Henry James had referred to Ireland as an “accursed isle, “where literature, art, conversation, and society had all been murdered in the name of an ardent nationalism.” In 1907, Joseph Conrad wrote and published the thriller The Secret Agent that would outsell Heart of Darkness. According to Colm Tóibín, Sir Robert Anderson, the police commissioner who had played such an important role in his insistence on treating the rebels as felons rather than political prisoners, as the British army general does in the five part series, published Sidelights on the Home Rule Movement, which inspired Joseph Conrad’s treatise on terrorism. But in Conrad’s foreword to the 1920 edition, he claimed it was the “Greenwich Bomb Outrage” of February 1894 that had inspired him. But it could have been both. When Martial Bourdin blew himself up in Greenwich Park accidentally with his own terrorist bomb (I witnessed the same type of event in Jerusalem in 1978 when a Palestinian terrorist blew himself up outside my classroom window when I was teaching a class on Hegel at Hebrew University), Conrad called this incident “a blood-stained inanity of so fatuous a kind that it was impossible to fathom its origin by any reasonable or even unreasonable process of thought.” But it is precisely such irrational acts of theatricality, when combined with disciplined political calculation, that, according to Henry James, sets off revolutions.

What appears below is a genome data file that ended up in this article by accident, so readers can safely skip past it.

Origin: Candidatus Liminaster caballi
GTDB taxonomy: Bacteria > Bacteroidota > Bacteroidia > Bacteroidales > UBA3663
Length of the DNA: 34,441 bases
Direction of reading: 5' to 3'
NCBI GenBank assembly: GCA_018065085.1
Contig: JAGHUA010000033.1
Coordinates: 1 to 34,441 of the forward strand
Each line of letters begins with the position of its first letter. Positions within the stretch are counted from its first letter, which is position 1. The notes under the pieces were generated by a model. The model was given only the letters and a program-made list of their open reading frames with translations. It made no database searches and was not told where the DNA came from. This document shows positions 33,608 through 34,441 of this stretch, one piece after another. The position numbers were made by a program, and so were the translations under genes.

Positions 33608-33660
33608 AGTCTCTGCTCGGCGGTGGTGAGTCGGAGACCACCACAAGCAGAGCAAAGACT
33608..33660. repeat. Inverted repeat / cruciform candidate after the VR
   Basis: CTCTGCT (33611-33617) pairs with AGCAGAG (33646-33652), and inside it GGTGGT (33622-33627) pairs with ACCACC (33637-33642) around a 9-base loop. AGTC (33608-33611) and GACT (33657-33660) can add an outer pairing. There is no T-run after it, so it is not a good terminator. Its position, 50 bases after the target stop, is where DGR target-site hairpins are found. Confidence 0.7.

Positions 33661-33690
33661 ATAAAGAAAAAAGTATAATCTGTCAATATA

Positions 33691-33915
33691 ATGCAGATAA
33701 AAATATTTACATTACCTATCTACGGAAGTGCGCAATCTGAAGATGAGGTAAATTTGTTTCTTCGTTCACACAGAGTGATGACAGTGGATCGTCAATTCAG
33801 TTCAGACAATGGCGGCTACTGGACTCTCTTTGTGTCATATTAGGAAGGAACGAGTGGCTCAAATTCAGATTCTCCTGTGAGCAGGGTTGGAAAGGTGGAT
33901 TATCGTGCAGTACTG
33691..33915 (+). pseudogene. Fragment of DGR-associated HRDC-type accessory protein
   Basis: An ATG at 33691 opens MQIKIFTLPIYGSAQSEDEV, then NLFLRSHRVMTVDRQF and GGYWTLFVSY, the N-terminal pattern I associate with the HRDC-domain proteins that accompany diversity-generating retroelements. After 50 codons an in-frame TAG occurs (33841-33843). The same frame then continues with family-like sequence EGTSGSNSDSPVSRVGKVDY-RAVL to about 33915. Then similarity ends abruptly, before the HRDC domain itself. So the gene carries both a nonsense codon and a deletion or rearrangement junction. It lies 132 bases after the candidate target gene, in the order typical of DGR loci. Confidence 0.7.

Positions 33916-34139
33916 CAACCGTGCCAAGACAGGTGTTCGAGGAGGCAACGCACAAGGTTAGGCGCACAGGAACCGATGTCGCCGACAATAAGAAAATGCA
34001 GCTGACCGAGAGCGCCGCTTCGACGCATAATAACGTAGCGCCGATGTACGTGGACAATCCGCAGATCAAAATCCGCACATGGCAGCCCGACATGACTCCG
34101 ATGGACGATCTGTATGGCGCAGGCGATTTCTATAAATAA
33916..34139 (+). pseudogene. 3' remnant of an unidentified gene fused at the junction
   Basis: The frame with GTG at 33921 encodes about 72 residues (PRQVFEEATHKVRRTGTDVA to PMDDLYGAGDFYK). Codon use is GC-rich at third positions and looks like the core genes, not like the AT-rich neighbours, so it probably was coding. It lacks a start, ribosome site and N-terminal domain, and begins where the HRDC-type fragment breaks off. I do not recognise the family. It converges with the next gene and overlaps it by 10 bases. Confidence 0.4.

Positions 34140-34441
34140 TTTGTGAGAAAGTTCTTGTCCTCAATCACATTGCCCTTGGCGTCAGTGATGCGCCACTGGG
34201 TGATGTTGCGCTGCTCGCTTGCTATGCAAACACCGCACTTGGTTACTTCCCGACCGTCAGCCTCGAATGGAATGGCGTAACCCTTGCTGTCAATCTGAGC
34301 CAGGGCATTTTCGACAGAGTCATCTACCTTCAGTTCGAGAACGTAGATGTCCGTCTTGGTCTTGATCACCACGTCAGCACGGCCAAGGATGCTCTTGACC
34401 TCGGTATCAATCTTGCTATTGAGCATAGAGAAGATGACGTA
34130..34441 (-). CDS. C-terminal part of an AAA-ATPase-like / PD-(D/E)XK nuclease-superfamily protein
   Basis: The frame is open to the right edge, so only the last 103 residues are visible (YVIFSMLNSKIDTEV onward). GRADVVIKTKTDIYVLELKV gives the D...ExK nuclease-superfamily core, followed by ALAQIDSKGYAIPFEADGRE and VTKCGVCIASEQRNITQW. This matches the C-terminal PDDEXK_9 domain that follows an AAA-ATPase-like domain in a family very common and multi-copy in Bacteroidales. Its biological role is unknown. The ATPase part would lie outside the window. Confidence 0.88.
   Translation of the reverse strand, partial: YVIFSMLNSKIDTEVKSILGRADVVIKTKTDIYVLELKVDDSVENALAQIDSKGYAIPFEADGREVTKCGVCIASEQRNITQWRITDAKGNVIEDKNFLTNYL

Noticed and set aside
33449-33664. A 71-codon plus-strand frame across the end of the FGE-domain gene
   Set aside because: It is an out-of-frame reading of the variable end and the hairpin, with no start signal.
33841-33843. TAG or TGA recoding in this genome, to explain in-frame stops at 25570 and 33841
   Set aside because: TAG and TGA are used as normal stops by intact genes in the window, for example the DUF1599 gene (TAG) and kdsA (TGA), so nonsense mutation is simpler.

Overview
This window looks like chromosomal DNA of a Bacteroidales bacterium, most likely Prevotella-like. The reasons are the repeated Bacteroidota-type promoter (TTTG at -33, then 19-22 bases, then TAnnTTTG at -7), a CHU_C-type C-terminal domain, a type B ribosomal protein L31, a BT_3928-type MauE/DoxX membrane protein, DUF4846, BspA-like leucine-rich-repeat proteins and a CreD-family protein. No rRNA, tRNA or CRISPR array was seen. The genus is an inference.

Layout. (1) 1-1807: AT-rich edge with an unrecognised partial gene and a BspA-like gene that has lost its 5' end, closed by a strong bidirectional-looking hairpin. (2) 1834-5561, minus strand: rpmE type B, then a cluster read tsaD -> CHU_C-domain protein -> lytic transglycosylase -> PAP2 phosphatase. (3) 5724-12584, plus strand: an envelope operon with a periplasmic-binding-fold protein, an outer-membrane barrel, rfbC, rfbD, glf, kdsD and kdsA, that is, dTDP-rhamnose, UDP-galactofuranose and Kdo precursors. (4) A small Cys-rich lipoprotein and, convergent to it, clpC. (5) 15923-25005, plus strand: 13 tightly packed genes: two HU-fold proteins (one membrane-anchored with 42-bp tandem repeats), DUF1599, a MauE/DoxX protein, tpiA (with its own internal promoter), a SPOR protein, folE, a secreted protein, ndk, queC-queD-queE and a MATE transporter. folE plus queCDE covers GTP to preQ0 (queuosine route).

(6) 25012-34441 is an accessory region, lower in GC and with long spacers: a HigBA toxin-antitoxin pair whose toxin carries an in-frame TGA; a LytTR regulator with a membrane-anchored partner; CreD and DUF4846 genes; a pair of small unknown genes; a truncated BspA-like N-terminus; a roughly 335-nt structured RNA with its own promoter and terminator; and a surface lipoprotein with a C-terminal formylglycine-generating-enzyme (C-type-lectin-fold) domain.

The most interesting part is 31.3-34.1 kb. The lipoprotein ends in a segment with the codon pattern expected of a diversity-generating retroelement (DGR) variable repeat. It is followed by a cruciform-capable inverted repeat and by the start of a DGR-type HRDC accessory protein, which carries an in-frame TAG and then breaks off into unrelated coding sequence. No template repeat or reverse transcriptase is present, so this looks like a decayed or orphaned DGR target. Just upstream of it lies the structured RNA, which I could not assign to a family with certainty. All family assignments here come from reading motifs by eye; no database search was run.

Responsibility for the planning of the rising was given by Patrick Pearse to Tom Clarke (the tobacconist played by Lalor Roddy in the series) who was killed by the firing squad on the first day of the executions (3 May 1916) alongside Pearse himself, and Séan Mac Diamada, also known as Séan Macdermott, played by Sean Fox, who was killed by the firing squad on the final day of the executions on 12 May 1916. None of these leaders during WWI came within a shadow’s breath of the charismatic and clever, audacious and super-intelligent nineteenth century Irish firebrand, Charles Stewart Parnell. But in the series, the combination of characters, together with an obtuse British leadership, provide the spark that would lead to both a failure in the battle for Dublin by the rebels and a victory by their successors in the war for independence. There is no hint in the series that I recall, and hence the criticisms of lack of context, that both Patrick Pearse and James Joyce, in the footsteps of their fathers, revered Parnell.